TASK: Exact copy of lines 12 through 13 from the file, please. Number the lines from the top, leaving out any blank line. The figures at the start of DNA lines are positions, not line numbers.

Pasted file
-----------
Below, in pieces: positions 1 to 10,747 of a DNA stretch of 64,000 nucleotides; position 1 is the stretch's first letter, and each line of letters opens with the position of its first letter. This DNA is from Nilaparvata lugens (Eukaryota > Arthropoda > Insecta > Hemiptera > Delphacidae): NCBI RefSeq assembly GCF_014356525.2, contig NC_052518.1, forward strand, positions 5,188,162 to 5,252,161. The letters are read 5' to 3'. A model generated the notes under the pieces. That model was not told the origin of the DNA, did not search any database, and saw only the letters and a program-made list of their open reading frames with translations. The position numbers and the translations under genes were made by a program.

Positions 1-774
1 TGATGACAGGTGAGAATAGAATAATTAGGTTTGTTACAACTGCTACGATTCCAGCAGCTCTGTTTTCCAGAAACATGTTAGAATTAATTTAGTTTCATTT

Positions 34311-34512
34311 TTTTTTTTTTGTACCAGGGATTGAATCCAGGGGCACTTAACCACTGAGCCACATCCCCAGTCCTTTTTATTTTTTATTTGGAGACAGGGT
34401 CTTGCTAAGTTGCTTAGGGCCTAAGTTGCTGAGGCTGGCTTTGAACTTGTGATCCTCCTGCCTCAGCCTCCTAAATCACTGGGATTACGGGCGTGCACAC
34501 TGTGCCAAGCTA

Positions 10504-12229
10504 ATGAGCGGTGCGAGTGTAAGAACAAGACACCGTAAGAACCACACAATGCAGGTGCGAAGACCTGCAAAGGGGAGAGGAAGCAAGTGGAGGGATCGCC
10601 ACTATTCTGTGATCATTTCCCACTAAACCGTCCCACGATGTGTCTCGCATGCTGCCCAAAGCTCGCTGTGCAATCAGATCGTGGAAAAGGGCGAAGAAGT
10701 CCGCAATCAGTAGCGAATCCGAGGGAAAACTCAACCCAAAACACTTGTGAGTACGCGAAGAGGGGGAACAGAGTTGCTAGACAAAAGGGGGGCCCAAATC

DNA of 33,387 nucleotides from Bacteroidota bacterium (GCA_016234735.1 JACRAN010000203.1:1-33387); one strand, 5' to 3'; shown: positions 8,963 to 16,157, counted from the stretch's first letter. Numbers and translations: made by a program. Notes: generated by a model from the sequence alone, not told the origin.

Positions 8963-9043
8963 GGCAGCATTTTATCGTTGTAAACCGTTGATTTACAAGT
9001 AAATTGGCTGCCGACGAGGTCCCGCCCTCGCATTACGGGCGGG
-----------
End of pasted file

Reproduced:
DNA of 33,387 nucleotides from Bacteroidota bacterium (GCA_016234735.1 JACRAN010000203.1:1-33387); one strand, 5' to 3'; shown: positions 8,963 to 16,157, counted from the stretch's first letter. Numbers and translations: made by a program. Notes: generated by a model from the sequence alone, not told the origin.

Positions 8963-9043